Sexual misconduct guidelines further criticised

Image credit: Andrew Dunn via Wikimedia Commons

The Grace on sexual misconduct, which was first proposed last year and delayed over concerns for rights of the accused, has received further criticism. 

According to the University Reporter, Mr R. E. Shah, from the Faculty of Law, told the Deputy Vice-Chancellor that it would be "very problematic" if the University further pursues disciplinary action once the Police have dropped investigations. 

The Police could decide not to prosecute based on "CCTV images, medical reports, and information obtained in the course of another investigation" which the University does not have access to, he argued.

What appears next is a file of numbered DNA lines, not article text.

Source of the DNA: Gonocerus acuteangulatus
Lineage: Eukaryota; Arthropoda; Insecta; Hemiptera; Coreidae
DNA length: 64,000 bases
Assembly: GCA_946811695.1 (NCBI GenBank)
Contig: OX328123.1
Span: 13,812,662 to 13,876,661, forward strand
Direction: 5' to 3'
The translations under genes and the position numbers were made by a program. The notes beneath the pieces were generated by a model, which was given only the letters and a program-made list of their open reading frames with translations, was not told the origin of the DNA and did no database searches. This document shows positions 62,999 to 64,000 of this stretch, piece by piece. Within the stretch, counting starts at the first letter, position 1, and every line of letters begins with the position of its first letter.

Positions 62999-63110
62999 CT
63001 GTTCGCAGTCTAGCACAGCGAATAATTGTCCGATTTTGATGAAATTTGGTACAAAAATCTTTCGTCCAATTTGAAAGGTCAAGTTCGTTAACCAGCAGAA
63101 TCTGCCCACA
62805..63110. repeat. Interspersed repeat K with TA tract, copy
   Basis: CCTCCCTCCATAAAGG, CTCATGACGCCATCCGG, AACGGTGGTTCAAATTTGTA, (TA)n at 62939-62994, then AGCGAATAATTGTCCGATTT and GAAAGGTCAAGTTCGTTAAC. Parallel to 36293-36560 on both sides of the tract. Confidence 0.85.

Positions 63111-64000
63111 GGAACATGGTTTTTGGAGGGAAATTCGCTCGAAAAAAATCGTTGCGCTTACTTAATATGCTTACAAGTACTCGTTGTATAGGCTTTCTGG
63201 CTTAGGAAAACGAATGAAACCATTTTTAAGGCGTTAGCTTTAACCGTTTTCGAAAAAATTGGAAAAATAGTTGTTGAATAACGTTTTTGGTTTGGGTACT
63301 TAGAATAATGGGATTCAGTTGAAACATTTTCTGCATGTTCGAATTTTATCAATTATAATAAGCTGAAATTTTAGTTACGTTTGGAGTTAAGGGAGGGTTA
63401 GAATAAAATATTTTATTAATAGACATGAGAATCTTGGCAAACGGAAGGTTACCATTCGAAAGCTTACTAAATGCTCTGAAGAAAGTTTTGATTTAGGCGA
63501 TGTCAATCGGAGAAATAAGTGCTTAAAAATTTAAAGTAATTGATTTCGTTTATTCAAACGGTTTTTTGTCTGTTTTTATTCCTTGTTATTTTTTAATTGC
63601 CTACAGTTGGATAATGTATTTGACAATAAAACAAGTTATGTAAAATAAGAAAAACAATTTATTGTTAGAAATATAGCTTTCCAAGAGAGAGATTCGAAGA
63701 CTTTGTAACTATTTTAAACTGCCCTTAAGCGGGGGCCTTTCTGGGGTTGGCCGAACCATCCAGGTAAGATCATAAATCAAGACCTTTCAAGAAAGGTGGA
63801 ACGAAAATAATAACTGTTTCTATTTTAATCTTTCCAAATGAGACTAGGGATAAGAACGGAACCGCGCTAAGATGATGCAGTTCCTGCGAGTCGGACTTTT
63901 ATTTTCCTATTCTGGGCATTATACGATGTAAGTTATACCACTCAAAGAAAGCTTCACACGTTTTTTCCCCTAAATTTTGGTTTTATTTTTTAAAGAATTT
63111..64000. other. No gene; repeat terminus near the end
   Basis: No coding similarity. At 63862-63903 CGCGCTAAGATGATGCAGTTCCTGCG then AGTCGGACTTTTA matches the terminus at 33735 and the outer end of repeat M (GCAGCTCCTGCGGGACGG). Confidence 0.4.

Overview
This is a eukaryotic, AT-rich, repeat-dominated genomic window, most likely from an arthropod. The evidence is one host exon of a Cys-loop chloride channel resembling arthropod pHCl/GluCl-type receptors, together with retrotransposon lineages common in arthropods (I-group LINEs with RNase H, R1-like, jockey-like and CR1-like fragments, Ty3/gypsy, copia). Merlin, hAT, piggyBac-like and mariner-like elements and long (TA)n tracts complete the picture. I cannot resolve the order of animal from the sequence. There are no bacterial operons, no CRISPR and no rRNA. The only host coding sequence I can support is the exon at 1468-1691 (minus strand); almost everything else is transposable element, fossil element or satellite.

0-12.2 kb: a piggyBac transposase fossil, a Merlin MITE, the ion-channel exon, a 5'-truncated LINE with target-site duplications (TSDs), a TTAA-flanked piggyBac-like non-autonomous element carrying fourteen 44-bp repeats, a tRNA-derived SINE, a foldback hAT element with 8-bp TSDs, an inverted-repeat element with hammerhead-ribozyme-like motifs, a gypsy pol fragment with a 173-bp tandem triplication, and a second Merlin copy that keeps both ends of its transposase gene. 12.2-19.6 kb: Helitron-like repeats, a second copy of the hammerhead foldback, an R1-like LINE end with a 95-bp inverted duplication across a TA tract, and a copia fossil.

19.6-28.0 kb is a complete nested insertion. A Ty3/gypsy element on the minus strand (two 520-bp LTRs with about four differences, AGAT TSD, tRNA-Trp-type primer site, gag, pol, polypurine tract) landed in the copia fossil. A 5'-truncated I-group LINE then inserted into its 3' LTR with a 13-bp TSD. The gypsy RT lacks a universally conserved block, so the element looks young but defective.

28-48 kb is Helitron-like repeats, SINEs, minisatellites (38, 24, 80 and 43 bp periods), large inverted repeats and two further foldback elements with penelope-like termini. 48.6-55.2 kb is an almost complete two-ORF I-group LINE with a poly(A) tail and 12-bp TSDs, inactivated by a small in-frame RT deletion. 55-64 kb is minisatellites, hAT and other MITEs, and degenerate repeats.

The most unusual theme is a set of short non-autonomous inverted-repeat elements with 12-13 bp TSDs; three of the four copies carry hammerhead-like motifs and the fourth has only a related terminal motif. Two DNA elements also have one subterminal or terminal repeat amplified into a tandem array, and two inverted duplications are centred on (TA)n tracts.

The Special Ordinance also does not "contain adequate safeguards" because currently the Academic Secretary would be able to suspend the accused from their studies or ban them from University buildings even when they have not been found guilty. 

Mr Shah also raised the concern that banning certain students from their studies could lead to "adverse legal action" against the University if a student's payment for their visa was complicated by this without proof of their guilt. 

"The aims of the Report are undoubtedly good ones but I fear that as it stands they have not been properly executed". He suggested an Academic Secretary should have to state the "evidential basis" they have for bringing disciplinary measures against a student. 

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